Legislation filed by Representative George T. Ross (R–Attleboro) banning the sale of the designer drug called “bath salts,” which contain ingredients similar to those found in illegal narcotics, recently passed the House of Representatives and now stands before the State Senate for consideration.
Attached as an amendment to Representative Kafka’s (D-Stoughton) House Bill 2220, An Act Relative to Trafficking in Methamphetamines, Representative Ross’ amendment seeks to categorize the “bath salts” drug as a Class C substance under the Controlled Substances Act. The ingredients commonly found in “bath salts” are not currently included in our Controlled Substances Act, so these drugs can be sold in convenience stores and online even though they have no legal or practical use.
“I am pleased that the House of Representatives has acted upon this important piece of legislation,” said Representative Ross. “The ingredients found in this hallucinogen produce a potentially dangerous narcotic that is now readily available to anyone in our Commonwealth. In passing this legislation, the House has joined me in taking a proactive approach to this growing epidemic. We must act before it is too late and someone loses their life.”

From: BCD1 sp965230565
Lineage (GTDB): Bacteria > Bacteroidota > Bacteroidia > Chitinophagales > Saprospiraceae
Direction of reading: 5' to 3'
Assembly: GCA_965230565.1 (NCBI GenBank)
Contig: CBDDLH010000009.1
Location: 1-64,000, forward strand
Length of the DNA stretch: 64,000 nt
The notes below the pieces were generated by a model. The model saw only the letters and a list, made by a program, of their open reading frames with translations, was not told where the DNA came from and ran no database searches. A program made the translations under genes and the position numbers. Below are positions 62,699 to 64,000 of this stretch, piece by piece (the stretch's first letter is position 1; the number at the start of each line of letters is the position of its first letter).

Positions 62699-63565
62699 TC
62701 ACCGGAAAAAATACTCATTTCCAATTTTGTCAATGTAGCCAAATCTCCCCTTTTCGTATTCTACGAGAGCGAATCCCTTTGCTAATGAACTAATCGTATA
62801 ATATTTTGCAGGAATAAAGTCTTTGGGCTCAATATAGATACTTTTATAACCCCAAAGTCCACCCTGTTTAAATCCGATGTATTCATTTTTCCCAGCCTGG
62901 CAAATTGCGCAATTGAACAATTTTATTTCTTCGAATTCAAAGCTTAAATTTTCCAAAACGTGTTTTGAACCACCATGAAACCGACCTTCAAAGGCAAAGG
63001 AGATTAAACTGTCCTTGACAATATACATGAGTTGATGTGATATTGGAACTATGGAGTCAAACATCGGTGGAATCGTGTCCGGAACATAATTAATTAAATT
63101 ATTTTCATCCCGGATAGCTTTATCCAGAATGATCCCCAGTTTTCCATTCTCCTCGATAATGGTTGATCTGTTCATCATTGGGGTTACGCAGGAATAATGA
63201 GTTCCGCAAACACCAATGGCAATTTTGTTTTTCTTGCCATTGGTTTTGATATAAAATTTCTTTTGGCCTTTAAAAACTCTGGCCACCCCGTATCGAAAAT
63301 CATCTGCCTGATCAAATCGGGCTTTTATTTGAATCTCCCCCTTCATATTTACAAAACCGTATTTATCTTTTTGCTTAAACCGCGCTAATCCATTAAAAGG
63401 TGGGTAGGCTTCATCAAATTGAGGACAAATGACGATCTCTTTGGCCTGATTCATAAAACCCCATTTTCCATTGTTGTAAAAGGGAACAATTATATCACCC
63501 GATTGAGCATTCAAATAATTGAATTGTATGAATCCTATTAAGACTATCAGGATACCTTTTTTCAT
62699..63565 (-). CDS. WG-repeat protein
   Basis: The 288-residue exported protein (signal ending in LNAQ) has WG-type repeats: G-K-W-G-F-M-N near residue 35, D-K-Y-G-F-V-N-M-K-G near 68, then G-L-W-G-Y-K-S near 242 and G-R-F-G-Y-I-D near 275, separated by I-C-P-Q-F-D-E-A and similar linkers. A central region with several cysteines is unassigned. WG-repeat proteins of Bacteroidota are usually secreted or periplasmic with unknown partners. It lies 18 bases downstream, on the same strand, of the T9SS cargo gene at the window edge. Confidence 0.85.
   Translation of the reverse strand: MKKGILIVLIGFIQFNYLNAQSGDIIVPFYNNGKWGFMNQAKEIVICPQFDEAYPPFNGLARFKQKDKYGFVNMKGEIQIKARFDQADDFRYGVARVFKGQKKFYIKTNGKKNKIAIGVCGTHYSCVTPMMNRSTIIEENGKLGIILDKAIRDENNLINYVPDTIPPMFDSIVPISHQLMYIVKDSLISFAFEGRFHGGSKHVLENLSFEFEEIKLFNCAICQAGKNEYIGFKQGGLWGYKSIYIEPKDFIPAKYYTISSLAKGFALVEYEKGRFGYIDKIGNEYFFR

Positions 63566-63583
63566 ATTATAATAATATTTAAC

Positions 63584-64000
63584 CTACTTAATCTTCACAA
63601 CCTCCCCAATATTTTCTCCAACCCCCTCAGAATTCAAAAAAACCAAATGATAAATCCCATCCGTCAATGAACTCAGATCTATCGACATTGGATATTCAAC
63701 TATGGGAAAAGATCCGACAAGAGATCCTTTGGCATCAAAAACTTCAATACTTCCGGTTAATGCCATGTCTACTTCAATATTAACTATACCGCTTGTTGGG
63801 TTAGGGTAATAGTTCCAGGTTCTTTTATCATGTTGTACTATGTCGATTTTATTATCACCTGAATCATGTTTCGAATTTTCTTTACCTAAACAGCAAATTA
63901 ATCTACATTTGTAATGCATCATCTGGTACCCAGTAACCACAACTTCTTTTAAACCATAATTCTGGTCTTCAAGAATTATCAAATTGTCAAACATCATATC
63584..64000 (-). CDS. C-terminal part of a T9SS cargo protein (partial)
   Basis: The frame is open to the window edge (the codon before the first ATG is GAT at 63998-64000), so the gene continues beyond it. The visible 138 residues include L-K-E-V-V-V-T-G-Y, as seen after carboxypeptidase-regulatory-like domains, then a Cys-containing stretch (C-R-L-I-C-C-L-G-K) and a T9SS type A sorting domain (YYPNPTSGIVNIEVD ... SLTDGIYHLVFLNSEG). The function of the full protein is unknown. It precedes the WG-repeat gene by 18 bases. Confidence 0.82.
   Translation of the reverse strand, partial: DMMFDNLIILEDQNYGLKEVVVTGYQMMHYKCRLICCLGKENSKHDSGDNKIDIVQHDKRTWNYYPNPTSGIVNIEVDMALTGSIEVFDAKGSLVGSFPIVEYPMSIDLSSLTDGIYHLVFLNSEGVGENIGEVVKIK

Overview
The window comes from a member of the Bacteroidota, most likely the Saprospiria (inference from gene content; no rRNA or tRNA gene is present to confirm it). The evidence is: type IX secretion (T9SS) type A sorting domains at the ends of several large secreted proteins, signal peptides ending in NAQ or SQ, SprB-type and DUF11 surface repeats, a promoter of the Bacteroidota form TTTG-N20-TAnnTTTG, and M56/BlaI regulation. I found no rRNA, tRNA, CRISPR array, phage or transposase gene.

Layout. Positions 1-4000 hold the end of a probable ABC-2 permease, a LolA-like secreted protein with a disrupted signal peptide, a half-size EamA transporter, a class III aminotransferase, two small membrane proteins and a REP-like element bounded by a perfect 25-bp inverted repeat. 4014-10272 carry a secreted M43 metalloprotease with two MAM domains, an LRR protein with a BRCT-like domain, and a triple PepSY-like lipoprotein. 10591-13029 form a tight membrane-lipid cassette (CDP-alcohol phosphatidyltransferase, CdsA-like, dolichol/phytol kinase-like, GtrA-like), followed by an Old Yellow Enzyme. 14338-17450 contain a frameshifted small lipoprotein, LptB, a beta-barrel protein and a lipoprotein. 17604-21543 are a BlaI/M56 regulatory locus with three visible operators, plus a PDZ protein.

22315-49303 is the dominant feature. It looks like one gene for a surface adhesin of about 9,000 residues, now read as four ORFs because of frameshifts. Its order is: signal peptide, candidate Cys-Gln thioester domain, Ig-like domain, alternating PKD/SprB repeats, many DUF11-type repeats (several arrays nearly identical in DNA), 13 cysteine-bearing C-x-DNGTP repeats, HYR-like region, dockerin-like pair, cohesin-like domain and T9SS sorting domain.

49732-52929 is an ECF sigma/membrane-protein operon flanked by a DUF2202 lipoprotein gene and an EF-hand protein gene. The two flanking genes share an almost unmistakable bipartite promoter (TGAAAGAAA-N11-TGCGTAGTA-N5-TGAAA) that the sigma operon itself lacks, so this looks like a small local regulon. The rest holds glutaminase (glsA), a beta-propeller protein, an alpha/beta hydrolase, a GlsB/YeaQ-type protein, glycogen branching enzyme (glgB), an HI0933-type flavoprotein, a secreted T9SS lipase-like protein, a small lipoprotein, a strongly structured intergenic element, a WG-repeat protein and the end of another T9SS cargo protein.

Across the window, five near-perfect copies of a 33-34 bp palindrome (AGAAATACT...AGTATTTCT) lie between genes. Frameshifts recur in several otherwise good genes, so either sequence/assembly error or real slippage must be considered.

The active ingredients in the drug “bath salts” include methylenedioxypyrovalerone (MDVP) and mephedrone - also known as substituted cathinones. “Bath salts” are typically sold as a white powder and in crystal form, and can be smoked, injected, or snorted, giving users effects similar to cocaine, methamphetamine (meth), or ecstasy. Users’ reactions to the drug can vary but are reported to include: hallucinations, severe anxiety, paranoia, suicidal thoughts and combative behavior, as well as dangerously elevated blood pressure and heart rate.
“It has been a pleasure working with my friend, Representative Ross, to update the Commonwealth’s criminal statutes,” said Representative Kafka. “If passed by the Senate, House Bill 2220 will provide police and prosecutors with the tools necessary to combat the trafficking of methamphetamines, highly addictive and dangerous stimulants, and to deal with the proliferation of bath salts.”
According to the National Conference of State Legislatures, as of May 14, 2012, 38 states have enacted legislation banning the substances used to manufacture the drug.